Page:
The University of Texas at Austin

Department Named After John J. McKetta Jr.


The Chemical Engineering Department has been named after former dean of the College of Engineering and chemical engineering Professor Emeritus John J. McKetta Jr. A naming ceremony, commemorative dinner and recognition of McKetta during the Longhorn football game took place Nov. 8-10.

The naming of the John J. McKetta Jr. Department of Chemical Engineering reflects the admiration and affection of hundreds of alumni, friends and corporate partners who wanted to honor McKetta for devoting his career, and in many ways his life, to students.

"There is no human being on earth that could evoke the type of loyalty and commitment that John has cultivated in his 65-plus years at the university," said Roger T. Bonnecaze, department chair, William and Bettye Nowlin Chair and Bill L. Stanley Leadership Chair in chemical engineering. "He is a one-of-a-kind character who makes everyone feel special. His infectious warmth has generated a unique sense of community here, creating a chemical engineering family."

The renaming is part of the $25 million Challenge for McKetta campaign to support students, faculty, facilities and programmatic excellence. The fundraiser recently surpassed the $11 million mark, prompting approval for the formal renaming by the Board of Regents who wanted to ensure the recognition would be realized within McKetta’s lifetime. The campaign aims to raise the remaining $14 million by 2014.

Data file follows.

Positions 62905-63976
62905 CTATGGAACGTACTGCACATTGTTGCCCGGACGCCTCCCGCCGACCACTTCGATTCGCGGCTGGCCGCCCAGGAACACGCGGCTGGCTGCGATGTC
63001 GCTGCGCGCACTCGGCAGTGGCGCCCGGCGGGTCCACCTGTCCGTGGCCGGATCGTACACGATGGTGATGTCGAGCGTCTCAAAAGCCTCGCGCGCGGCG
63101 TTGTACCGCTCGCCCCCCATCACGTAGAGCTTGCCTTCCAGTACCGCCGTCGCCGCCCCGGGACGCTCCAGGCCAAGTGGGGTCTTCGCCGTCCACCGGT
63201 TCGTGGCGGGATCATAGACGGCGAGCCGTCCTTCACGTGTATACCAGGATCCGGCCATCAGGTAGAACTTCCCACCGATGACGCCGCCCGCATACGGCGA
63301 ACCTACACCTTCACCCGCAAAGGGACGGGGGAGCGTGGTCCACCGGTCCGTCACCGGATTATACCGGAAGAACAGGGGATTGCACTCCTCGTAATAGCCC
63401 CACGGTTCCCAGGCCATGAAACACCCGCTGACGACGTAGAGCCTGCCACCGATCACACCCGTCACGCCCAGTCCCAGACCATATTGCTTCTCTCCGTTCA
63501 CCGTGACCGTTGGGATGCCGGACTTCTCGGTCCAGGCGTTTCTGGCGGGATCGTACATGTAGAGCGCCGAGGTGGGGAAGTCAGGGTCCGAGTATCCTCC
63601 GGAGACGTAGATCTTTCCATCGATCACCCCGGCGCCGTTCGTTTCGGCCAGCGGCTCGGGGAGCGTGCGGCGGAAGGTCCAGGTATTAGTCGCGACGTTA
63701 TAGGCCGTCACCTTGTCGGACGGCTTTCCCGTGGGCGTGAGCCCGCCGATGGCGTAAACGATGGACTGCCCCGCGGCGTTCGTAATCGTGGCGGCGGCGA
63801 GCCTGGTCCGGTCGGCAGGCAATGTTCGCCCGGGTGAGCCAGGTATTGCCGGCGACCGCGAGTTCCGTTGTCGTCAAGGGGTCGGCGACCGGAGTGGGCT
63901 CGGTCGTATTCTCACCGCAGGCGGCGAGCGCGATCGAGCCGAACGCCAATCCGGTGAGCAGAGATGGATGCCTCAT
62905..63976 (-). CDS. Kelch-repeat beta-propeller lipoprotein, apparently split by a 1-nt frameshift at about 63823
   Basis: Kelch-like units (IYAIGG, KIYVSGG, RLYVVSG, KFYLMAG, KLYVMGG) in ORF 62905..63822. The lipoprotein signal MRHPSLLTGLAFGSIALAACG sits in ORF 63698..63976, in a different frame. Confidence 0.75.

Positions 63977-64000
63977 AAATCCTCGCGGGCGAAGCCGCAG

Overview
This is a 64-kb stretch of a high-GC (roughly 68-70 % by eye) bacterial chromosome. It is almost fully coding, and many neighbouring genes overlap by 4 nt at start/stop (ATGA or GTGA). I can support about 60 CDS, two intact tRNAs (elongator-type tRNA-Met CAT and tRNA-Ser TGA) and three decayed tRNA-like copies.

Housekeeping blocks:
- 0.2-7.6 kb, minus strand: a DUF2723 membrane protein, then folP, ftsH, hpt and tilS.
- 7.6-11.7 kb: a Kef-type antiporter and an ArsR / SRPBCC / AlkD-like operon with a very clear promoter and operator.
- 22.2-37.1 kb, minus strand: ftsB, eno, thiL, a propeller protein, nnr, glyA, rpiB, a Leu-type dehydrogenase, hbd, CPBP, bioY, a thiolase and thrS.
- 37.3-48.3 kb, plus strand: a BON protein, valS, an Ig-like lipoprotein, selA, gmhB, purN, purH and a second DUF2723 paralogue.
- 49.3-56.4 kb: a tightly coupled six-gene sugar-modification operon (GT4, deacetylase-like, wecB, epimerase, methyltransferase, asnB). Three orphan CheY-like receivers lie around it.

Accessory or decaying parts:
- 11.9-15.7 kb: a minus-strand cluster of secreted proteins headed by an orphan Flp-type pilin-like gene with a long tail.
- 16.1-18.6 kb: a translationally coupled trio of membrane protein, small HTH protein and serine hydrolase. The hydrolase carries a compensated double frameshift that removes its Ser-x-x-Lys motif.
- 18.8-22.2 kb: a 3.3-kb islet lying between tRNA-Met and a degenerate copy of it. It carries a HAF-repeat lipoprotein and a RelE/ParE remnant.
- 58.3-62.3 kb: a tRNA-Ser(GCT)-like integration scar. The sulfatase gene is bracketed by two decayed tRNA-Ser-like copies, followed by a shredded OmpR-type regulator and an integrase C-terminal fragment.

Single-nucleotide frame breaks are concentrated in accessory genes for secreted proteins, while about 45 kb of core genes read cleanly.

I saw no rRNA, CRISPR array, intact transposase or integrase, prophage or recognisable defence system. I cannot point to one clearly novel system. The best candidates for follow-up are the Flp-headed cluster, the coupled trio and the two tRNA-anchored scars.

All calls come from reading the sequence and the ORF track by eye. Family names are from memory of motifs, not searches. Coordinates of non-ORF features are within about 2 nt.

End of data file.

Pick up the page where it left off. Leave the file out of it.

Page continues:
"I'm so proud to have my name associated with this department and the university," McKetta said. "The department has grown and excelled tremendously over the years thanks to world-class faculty and dedicated staff, but none of this would have been possible without the students — they're the reason we're here."

McKetta joined the faculty in 1946 where he became an international authority on thermodynamic properties of hydrocarbons, and served as energy adviser to Presidents Nixon, Ford, Carter, Reagan and Bush Sr. He also served as vice chancellor of the UT System, has published more than 400 papers and written or edited 87 books.

As dean of the College of Engineering, he started a Teaching Effectiveness Committee to provide professors guidance on improving teaching techniques, resulting in a 13 percent increase of honor roll students. In 1995, a retired McKetta added up his total salary from the university and agreed to donate it back to support students if his alumni would match it, which they did.

"The highlights of my career were all with my students in the classroom," McKetta said. "I've always said to never, ever forget the students. I felt that if our responsibilities to, and concern for, the students ever became secondary, we would be violating the trust we accepted as a faculty member."